BootOptions.png

Note that MX-17 is the first boot option (in this particular installation), and that you are given the option of booting in UEFI but with Secure Boot OFF. Windows 10 will still boot and function in this mode, but will complain that Secure Boot is not properly installed. You can easily change the UEFI firmware settings to boot with Secure Boot ON if you like, but you will need to manually change that each time you want to boot into Windows 10 if want Secure Boot. Like many other distributions, MX-17 does not sign its code, and so does not currently support Secure Boot ON.

Step 4: Optional: Add Windows to GRUB Menu

Since selecting Windows or Linux via the UEFI boot menu requires determining the interrupt key for each particular PC's implementation, some users may find this inconvenient for everyday use. Adding Windows 10 to the GRUB menu can by-pass this annoyance and is relatively easy to accomplish:

  • Run update-grub. After Linux is installed, log into MX-17, and open a terminal as root. Run the command update-grub.
     
  • Reboot.  Windows should appear in the GRUB menu as a boot option.

 

MX-17 32-bit UEFI Installation

Scenario: All Linux Environment

Use Steps 1 & 2 for installation preparation.

Step 3: Linux Installation

The MX-17 32-bit Linux installer requires the following UEFI firmware configuration. Make your changes by access your UEFI firmware Setup utility. 

  • Fast Boot OFF. UEFI firmware should allow you to either disable Fast Boot, or minimize its speed.
     
  • Legacy BIOS Boot ON. Enable BIOS compatibility boot mode (e.g., CSM, Legacy BIOS OPROM).
     
  • Secure Boot OFF. Secure Boot ON is the default, but needs to be disabled as it is not supported by MX-17.

 

The installer will offer selection of your GPT partitions just as it has offered selection of MBR partitions in the past. After installing critical files, the installer will offer to install GRUB on:

  • MBR. Pre-selected and installs GRUB to MBR. (GRUB is actually installed to the Protective MBR, a compatibility function built into into GPT.)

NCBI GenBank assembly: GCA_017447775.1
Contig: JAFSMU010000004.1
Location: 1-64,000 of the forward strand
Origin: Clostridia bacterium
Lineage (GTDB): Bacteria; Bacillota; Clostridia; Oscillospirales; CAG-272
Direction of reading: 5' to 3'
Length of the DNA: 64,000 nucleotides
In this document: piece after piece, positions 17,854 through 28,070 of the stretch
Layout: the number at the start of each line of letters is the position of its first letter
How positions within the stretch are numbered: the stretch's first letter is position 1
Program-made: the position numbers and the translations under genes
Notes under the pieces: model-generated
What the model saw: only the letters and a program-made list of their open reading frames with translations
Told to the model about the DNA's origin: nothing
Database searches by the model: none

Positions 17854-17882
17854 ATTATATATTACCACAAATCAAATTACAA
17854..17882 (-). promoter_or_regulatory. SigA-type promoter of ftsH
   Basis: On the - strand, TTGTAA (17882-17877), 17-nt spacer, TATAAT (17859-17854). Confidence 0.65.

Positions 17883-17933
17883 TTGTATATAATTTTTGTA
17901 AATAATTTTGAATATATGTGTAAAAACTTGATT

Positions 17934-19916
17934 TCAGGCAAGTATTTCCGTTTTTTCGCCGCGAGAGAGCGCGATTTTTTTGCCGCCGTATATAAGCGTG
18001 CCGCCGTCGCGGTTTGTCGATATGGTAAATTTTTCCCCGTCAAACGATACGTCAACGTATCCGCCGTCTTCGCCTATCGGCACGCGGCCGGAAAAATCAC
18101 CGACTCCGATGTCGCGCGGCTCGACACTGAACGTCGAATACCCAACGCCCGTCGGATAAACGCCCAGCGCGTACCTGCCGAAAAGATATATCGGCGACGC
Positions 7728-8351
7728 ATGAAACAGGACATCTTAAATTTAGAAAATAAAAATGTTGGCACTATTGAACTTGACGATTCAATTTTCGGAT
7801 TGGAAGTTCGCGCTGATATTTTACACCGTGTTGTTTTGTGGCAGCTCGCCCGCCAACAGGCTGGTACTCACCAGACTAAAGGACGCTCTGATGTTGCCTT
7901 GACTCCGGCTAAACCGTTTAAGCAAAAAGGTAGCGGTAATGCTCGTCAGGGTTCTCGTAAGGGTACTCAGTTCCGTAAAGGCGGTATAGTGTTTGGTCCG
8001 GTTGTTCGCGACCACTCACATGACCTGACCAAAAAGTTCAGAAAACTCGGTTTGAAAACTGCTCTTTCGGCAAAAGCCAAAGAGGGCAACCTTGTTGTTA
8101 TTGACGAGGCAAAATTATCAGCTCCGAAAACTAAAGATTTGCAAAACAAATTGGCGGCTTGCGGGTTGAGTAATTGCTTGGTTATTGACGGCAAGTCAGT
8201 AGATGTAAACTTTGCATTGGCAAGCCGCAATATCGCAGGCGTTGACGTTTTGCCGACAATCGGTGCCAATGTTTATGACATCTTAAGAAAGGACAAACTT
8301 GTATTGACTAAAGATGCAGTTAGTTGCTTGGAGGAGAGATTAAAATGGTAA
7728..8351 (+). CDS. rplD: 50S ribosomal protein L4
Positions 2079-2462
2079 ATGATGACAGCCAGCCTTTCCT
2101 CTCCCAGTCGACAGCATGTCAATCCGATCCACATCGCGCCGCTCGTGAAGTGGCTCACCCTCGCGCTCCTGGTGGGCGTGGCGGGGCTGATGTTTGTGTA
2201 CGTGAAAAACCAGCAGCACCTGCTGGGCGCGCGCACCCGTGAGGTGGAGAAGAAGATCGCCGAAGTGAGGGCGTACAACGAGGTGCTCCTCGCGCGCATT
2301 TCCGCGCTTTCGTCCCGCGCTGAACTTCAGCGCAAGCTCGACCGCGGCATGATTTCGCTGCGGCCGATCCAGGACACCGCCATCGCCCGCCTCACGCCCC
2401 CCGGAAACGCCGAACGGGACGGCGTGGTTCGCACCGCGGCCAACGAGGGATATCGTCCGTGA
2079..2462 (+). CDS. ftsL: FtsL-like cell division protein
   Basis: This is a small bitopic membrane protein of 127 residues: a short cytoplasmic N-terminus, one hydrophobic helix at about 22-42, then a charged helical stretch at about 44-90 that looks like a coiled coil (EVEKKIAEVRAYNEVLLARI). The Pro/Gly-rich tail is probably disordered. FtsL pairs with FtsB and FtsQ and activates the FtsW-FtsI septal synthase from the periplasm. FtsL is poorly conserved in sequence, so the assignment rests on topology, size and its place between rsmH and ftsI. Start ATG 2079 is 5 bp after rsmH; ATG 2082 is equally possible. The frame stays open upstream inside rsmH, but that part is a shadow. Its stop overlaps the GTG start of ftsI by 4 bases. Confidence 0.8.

• root. Installs GRUB at the beginning of the root partition--for experts only.

Post installation, booting should take you directly to the GRUB boot loader screen.

 

UEFI Tips & Tricks

VIDEO: UEFI Boot Issues, and some settings to check!

UEFI in VirtualBox

Here's a nice trick for booting UEFI installations in VirtualBox without the need to edit the nsstartup file.

  • After installation of MX-17, go into the ESP partition and make a new folder called BOOT. Copy the grubx64.efi file from \EFI\MX15 to \EFI\BOOT and rename the file bootx64.efi. VirtualBox, like most 64bit UEFI implementations, will look for that file and folder automatically.
     
  • This is the "removable" device Boot folder, actually the same folder that the bootable removable media use. Some *real* UEFI systems may not like the \EFI\MX17 folder and file combo, but all systems should be able to boot from the \EFI\BOOT folder. In that sense \EFI\BOOT can act as a failsafe location for boot loaders, particularly if you are having troubleshooting UEFI boot problems. 

NOTE: Even though this workaround makes it easier to work in VirtualBox, be aware that other OSs (Windows for instance) may put a bootx64.efi file in \EFI\BOOT as well, so placing your own version of bootx64.efi in that location would wipe out those bootloaders. If you need to do this on a *real* machine, make a backup copy of any existing \EFI\BOOT\bootx64.efi first. You can always use the backup copy later simply by copying the backup copy to its original name.